Gianni Infantino backs down from bid to push through revamped Fifa Club World Cup after Uefa walkout threat

Fierce opposition from Europe's governing body and major clubs has forced the Fifa president to seek more consultation

Rob Harris
Friday 26 October 2018 14:33

A £20 billion overhaul of world football competitions is on hold after mounting disapproval from European leaders and clubs saw Fifa president Gianni Infantino on Friday accept more consultation was necessary.

A task force of regional confederation presidents headed by Infantino will explore in more detail the merits of the new formats, a climb down by the Fifa leader who started the week hoping for an agreement in principle on revamping the Club World Cup and establishing a Global Nations League.

Infantino said an agreement was reached to "bolster the consultation process" before the next Fifa Council meeting in Miami in March.

Uefa president Aleksander Ceferin thwarted Infantino's desire to secure the agreement of the council at Friday's meeting after gathering complaints from European clubs and leagues. There are also concerns in Europe about the increased demands on players, the lack of consultation by Fifa and, within leagues, the potential for the big clubs to get even richer.

"Common sense prevailed," Ceferin said after leaving the meeting.

Infantino had tried to divide Europe by meeting some clubs in May and gaining public backing for the new competitions from Barcelona and Real Madrid.

But the Spanish clubs have since backed away from Fifa. Those teams were among 15 members of the European Club Association who wrote a letter to Ceferin to take into the meeting warning of an "institutional crisis with potentially severe and far reaching consequences" if the new competitions were approved on Friday without a thorough examination of the impact on the congested match calendar, which had already been agreed to through 2024.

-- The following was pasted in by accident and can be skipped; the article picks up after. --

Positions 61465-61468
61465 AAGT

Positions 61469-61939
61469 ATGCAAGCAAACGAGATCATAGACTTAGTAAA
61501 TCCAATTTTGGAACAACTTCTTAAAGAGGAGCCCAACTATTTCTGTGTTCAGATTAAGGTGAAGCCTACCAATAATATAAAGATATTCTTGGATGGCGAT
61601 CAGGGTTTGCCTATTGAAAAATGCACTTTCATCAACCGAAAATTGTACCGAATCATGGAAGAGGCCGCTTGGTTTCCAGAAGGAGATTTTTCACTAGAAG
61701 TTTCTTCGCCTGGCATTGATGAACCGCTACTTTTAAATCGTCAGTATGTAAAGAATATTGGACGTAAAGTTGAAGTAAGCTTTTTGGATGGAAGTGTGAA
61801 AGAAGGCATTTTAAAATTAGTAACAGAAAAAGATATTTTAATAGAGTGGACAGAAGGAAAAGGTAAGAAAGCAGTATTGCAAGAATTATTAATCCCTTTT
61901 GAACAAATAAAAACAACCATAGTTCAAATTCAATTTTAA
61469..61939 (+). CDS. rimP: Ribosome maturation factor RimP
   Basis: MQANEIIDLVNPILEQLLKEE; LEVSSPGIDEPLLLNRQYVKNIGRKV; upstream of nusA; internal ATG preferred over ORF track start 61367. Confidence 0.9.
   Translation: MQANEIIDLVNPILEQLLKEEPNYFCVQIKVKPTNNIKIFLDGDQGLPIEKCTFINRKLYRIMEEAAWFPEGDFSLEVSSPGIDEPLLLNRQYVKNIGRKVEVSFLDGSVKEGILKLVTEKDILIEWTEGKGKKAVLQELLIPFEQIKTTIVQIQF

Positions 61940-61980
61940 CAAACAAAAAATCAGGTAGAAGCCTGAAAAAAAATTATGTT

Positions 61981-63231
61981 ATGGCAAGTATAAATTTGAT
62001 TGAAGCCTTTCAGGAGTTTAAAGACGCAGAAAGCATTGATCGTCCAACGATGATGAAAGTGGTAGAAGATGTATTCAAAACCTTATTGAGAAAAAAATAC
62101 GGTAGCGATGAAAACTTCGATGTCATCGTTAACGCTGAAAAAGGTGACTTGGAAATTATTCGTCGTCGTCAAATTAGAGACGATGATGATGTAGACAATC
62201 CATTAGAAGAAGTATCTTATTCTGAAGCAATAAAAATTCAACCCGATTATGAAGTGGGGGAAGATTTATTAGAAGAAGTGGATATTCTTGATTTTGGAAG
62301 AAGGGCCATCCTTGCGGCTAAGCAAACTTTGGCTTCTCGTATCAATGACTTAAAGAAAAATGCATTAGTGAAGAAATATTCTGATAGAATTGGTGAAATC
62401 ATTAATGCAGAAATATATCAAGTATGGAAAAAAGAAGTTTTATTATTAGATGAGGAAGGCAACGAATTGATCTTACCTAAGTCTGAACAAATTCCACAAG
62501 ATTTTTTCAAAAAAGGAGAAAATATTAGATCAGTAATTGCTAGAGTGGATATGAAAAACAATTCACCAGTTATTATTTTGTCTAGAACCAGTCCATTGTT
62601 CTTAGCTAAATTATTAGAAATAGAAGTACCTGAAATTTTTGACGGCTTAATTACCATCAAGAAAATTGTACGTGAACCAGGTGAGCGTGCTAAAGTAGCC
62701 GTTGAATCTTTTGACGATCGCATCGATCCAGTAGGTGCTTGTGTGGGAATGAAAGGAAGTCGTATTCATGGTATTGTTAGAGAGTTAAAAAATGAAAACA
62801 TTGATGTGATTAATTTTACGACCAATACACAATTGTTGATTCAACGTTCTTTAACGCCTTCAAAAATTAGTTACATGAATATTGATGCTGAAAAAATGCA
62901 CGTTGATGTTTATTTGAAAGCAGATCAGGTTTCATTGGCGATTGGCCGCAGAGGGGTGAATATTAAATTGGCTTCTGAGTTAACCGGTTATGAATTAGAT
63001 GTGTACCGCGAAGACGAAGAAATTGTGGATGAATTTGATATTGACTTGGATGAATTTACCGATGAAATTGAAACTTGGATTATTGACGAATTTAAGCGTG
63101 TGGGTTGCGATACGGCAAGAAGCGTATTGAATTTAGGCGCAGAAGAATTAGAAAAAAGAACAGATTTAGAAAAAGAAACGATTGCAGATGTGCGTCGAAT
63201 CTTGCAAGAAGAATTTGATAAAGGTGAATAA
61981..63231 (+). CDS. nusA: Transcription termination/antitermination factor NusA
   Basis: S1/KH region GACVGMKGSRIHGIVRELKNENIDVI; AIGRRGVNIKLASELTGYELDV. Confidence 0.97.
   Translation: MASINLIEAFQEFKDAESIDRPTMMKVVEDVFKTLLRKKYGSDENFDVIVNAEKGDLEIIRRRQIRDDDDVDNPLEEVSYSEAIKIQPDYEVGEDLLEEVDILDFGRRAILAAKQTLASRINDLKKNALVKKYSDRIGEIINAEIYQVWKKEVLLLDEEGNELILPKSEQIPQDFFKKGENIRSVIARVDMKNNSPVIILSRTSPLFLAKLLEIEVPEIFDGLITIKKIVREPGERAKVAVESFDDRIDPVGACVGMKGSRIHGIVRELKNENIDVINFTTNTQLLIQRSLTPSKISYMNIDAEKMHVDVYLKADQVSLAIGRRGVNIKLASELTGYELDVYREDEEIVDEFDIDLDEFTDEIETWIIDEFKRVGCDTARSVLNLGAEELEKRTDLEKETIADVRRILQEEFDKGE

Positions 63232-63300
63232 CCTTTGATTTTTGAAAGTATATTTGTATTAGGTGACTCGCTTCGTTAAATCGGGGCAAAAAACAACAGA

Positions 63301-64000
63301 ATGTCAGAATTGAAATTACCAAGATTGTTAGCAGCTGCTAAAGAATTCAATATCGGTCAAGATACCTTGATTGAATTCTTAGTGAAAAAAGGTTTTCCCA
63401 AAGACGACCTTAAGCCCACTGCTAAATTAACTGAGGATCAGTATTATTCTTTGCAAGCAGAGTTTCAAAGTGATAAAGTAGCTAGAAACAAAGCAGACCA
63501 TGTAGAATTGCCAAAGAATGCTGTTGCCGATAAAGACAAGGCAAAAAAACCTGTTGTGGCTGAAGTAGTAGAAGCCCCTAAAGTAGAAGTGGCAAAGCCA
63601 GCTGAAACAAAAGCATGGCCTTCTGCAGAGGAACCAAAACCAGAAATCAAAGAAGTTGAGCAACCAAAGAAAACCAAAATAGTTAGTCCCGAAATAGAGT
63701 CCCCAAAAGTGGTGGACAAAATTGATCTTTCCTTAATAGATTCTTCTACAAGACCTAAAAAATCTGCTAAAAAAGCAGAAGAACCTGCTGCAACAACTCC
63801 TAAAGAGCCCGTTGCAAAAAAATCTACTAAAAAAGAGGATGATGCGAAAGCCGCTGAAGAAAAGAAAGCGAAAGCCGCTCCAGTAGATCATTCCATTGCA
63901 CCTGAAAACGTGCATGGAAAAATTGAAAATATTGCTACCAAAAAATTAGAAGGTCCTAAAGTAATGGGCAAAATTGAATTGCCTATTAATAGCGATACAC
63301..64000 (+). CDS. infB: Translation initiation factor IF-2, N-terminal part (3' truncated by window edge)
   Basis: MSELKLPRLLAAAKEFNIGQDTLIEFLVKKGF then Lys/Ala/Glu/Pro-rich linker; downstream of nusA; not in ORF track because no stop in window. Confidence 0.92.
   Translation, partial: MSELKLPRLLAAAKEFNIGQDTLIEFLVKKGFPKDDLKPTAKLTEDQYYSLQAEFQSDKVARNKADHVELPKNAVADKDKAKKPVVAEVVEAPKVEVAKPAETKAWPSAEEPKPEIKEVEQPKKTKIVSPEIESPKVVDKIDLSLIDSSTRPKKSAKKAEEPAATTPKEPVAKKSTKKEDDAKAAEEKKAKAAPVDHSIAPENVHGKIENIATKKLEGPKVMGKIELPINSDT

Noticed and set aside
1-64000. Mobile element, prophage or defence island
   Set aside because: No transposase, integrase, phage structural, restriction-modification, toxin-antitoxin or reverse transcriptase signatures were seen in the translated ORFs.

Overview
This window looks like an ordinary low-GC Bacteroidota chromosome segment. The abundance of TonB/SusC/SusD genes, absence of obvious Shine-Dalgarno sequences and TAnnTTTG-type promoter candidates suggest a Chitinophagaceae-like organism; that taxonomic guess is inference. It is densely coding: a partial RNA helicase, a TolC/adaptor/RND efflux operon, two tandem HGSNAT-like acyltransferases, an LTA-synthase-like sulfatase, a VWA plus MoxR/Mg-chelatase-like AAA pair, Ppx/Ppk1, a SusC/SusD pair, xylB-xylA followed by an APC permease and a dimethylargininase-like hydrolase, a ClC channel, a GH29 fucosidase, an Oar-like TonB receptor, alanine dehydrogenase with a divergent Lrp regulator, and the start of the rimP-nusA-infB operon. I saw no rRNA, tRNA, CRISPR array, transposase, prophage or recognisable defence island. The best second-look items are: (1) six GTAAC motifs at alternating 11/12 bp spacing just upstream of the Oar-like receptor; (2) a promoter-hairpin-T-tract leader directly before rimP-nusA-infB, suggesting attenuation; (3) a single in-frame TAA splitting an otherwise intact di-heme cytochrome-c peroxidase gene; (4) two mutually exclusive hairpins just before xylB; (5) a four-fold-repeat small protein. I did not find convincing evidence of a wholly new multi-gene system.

"The successful development of international football competitions is dependent and based entirely on clubs' participation and/or on their assets," the ECA wrote, highlighting how most of the world's leading players are based in Europe.

Fifa president Infantino has been pushing to expand the Club World Cup

The ECA letter, which was also signed by officials from Manchester United, Bayern Munich, Juventus and Paris Saint-Germain, said Fifa failed to adequately consult with the clubs. That was the same complaint in a letter to Infantino from leading domestic leagues, which featured the heads of the Premier League, Bundesliga and the Mexican league among the signatories.

Imposing new competitions or expanding existing ones "would only further overload the calendar, endanger players' health, and jeopardise the economy of football globally," the World Leagues Forum wrote. "We do not understand the urgency and recklessness with which Fifa is acting on these competition and calendar issues."

Infantino has been trying to gain approval from the Fifa Council since March to accept an offer from a global financial consortium, including Japanese conglomerate SoftBank, to make the biggest change to football competitions in years.

In briefing documents for the meeting, Fifa assured council members that government-issued funds won't be allowed to be part of any joint-venture consortium involved in the new tournaments.

Two options for a new Club World Cup from 2021 were floated to council members.

The first would see a tournament staged every four years over a maximum of 18 days in the June slot currently used by the Confederations Cup, which serves as the warm-up event a year before the World Cup. Fifa earlier this year proposed 24 teams but is now leaving that competition field open.

The second proposal would keep an annual Club World Cup but shift it from December to the July-August window currently used by European teams for often-lucrative preseason friendlies in the United States and Asia.

The Nations League was first conceived by Uefa when Infantino was general secretary of European soccer's governing body before being elected president of FIFA in 2016. It debuted in Europe last month. Infantino wants the format to involve all six confederations with eight-team finals serving as mini World Cups in every odd-numbered year.

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